We hear the word ‘unity’ everywhere nowadays. Politicians promise to unite the country in almost every speech. Rabbis encourage their congregants to develop greater Jewish achdut, unity. One of the greatest buzzwords of our era is certainly unity. What do we mean when we call for unity? Are we overusing the term and do we really mean something else?
R. Bahya ibn Paquda (11th c.) authored one of the most important works of medieval Jewish philosophy, Hovot Halevavot or Duties of the Heart in English. The book was originally published in Judeo-Arabic and later translated into many different languages. R. Bahya brilliantly incorporates many disparate schools of thought, both Jewish and non-Jewish, and weaves them together into a masterful work of Jewish wisdom. The book is organized into gates and the first gate is dedicated to the concept of Divine Unity and within it he says something remarkable:
“Regarding how many ways the unity of G-d is conceived, I will answer as follows: Since the word “unity” spread among men… they became accustomed to using it frequently in their tongue and speech, until it became an expression of amazement whether for good or for bad. And they use it to express their dread of great calamity, and to exaggerate it and to express amazement on it, and they don’t put to heart to understand the true matter of what passes through their tongue…” (Translation offered by Rabbi Yosef Sebag)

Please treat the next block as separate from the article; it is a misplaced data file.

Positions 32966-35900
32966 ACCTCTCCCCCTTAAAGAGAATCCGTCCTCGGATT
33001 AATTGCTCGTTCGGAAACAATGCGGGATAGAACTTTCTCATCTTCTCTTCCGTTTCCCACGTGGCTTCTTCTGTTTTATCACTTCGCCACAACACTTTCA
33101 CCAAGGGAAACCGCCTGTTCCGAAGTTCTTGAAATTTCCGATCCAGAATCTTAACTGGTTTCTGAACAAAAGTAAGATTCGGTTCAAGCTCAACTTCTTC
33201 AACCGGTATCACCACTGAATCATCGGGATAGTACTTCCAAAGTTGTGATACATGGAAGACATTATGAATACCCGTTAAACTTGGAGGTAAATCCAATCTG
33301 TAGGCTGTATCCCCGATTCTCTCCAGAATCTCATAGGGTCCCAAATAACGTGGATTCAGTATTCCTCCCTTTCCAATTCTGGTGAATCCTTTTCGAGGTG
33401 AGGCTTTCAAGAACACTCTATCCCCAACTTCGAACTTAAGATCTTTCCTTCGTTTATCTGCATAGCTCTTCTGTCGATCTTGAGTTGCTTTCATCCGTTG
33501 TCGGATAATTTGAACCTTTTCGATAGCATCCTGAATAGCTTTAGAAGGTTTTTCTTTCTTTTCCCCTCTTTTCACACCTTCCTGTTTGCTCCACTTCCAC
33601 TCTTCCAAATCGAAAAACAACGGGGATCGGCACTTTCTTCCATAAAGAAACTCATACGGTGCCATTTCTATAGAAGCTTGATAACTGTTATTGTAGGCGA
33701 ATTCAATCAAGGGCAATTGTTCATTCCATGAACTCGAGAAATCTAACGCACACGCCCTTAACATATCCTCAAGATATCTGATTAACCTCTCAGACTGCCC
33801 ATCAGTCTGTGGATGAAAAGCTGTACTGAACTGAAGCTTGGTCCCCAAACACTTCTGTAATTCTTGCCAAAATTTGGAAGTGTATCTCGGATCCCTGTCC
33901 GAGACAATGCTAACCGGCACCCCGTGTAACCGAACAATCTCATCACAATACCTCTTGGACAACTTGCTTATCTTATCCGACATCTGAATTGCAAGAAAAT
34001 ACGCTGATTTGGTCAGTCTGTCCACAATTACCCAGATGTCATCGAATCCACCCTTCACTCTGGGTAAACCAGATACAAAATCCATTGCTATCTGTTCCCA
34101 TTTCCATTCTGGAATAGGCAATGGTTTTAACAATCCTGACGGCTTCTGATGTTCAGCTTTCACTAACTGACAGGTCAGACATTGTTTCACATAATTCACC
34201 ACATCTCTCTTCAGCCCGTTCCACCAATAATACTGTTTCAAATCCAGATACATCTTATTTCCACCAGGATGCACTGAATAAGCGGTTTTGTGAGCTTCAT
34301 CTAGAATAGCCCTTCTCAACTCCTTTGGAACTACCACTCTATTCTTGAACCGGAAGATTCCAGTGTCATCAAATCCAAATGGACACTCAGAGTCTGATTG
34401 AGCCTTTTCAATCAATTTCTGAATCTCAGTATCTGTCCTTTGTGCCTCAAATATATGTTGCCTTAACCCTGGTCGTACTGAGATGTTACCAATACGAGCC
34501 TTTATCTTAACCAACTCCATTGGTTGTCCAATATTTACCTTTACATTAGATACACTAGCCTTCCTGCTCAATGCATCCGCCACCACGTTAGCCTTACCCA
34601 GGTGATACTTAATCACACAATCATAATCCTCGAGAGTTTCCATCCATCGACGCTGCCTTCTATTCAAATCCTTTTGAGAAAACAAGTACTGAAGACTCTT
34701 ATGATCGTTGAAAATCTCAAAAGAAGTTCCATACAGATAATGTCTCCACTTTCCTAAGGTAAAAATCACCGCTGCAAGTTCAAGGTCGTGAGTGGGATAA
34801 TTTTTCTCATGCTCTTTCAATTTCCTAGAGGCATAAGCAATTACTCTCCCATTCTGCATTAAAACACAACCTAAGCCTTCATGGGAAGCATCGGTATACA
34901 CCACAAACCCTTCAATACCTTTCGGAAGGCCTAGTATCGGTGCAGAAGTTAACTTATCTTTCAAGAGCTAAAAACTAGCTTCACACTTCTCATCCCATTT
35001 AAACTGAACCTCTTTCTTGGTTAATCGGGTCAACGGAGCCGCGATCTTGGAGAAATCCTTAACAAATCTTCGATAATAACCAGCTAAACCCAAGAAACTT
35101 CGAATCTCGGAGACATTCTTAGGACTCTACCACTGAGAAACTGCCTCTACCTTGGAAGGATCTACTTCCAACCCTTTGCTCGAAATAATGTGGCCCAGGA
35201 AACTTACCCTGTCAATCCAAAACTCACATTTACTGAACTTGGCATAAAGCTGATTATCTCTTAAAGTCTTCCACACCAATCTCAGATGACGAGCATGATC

In other words, R. Bahya already noticed an overuse of the word unity in the 11th century!
When we talk about unity today what are we really trying to achieve? R. Bahya devotes a great deal of ink to discussing the unique unity that is God’s unity. We live in a world of multiplicity created by an utterly unique God. Unity is the not the same as the number one for R. Bahya; unity transcends a numerical figure and comes to mean much more than that. It is about bringing together all the ways of seeing, hearing and understanding into one indivisible entity. For humans it becomes impossible to achieve that sort of unity in our lifetimes. I would argue that not only is it impossible but it is actually not desirable.
Instead of striving for unity in our country and in our communities, I would rather see us strive for harmony. The Cambridge English dictionary offers the following definition of harmony:
“notes that are played or sung with the main tune and that make the piece more complicated and interesting”
What a splendid way of viewing the organization of society and of our faith communities! First we need to delve deeply into the question of what our central organizing principles are. What are the core big-tent values that we can agree upon? Then, a harmony approach would invite us to think of the ways that each of us — in all of our differences — can contribute to community in ways that make it more “complicated and interesting.”
Unity asks us to limit our individuality in pursuit of a single way of behaving, belonging or believing. Harmony invites us to bring our differences and come together around large big-tent shared values and each play our own part. I don’t think we are seeking in our politics or our communities for unity but rather we are striving for harmony. May we all come to make something both “complicated and interesting” together.